Working Life

Paper writing gone Hollywood

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Science  06 Jan 2017:
Vol. 355, Issue 6320, pp. 102
DOI: 10.1126/science.355.6320.102

“So you want to be a writer?” one of my professors asked me when he learned I was interested in a career as an academic scientist—a pointed warning that a life of science is also a life of writing. But even knowing this in advance, I found that writing was a challenge as I made my way down the tenure track. I had trouble finding stories in my data sets. Even when I had a good tale, I struggled to tell it. I tried starting with the opening sentences and hoping I'd make it to the paper's end. But more often than not, I wrote my way down many blind alleys. My permanently unfinished papers outnumbered my published ones. Worst of all, I was not helping my Ph.D. students and postdocs learn proper writing craft.

ILLUSTRATION: ROBERT NEUBECKER

“I … ask the Ph.D. student or postdoc to play the role of would-be movie director.”

My big break came shortly after getting tenure. In a passing conversation, a senior colleague mentioned that his process for writing research papers centered on structure. Rather than focus on words and sentences, the part of writing that so bogged me down, he highlighted the importance of outlining the overall story to be told. I had thought that the standard paper structure—introduction, methods, results, discussion, conclusions—was enough to keep me on track. But my colleague helped me realize that, even with those sections, there is still enough freedom to get stuck in writing cul-de-sacs.

I now see each of the standard paper sections as its own Russian nesting doll. Writing papers is easiest when you spend considerable thought and time stacking all these pieces first. I call it the top-down writing approach.

Each of my group's papers now starts with a storyboard session at a whiteboard. I pretend to be a big-time Hollywood producer and ask the Ph.D. student or postdoc to play the role of would-be movie director pitching a new movie to me. Their pitch must answer three questions: What is the status quo? What is wrong with the status quo? How does this new paper go beyond the status quo?

This approach helps frame the story and place key figures and technical findings in context. Balancing each of the status quo elements is a great way to set up the introduction—often the toughest section for early-career scientists to write—and to lead the reader to the research questions or hypotheses. Say too little about what we already know and one risks losing a large audience who may be unfamiliar with the topic. Too little about what's wrong with the current state of knowledge and the reader may wonder why we need yet another paper on that topic. Too little about how the work goes beyond what others have done and the novelty is unclear. The result is a roadmap of the novel elements in the work, which brings the discussion—the other tough section for the writing newcomer—into final focus.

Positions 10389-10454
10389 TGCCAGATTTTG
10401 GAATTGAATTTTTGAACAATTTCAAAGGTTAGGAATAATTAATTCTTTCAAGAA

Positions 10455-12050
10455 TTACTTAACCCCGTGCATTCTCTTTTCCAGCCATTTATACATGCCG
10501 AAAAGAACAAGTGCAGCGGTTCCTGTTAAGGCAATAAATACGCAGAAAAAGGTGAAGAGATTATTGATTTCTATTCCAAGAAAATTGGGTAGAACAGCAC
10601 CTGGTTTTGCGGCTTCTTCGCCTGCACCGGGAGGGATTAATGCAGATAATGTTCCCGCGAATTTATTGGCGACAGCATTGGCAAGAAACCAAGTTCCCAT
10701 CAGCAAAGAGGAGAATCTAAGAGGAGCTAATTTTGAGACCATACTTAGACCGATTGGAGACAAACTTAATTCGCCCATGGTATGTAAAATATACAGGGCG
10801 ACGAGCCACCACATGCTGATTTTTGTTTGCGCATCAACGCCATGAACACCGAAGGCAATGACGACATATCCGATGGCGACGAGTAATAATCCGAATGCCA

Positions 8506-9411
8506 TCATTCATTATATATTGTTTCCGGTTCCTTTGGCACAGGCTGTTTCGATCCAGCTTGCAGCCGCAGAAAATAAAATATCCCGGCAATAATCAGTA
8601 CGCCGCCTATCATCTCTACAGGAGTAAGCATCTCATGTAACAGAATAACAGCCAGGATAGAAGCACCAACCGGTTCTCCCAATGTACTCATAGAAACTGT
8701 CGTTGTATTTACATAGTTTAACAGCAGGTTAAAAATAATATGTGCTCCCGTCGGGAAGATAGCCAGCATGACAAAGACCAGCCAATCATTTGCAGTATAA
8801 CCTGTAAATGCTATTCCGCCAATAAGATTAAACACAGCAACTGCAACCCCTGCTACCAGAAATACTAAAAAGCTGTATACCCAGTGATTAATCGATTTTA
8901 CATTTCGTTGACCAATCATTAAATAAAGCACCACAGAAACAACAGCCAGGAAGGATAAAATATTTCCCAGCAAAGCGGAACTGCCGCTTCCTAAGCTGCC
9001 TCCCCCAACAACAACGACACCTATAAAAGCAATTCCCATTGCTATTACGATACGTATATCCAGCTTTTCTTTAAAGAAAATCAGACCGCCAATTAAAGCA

Once the pitch makes sense, we go back and forth stacking the Russian dolls on the whiteboard until the outline subheadings become paragraph topics, with every paragraph explicitly represented in the outline. Honing this outline prior to any writing allows us to determine whether the research story resonates from start to finish. We might spend days or weeks on the outline to get it right, but it's time well spent. The slavish adherence to nested headings shows at a glance whether the paper makes a clear and worthy contribution; whether the title, objectives, and results are properly aligned; what figures are truly essential to the storyline; and whether the message hums. Writing then becomes a much easier process of filling in the blanks. The paper is effectively finished before the sentence writing starts.

I haven't mastered the writing game, and I am still constantly learning. But the top-down approach has been a game changer in my group. Now, when a new grad student indicates an interest in an academic career, I ask, “So you want to be a Hollywood producer?”

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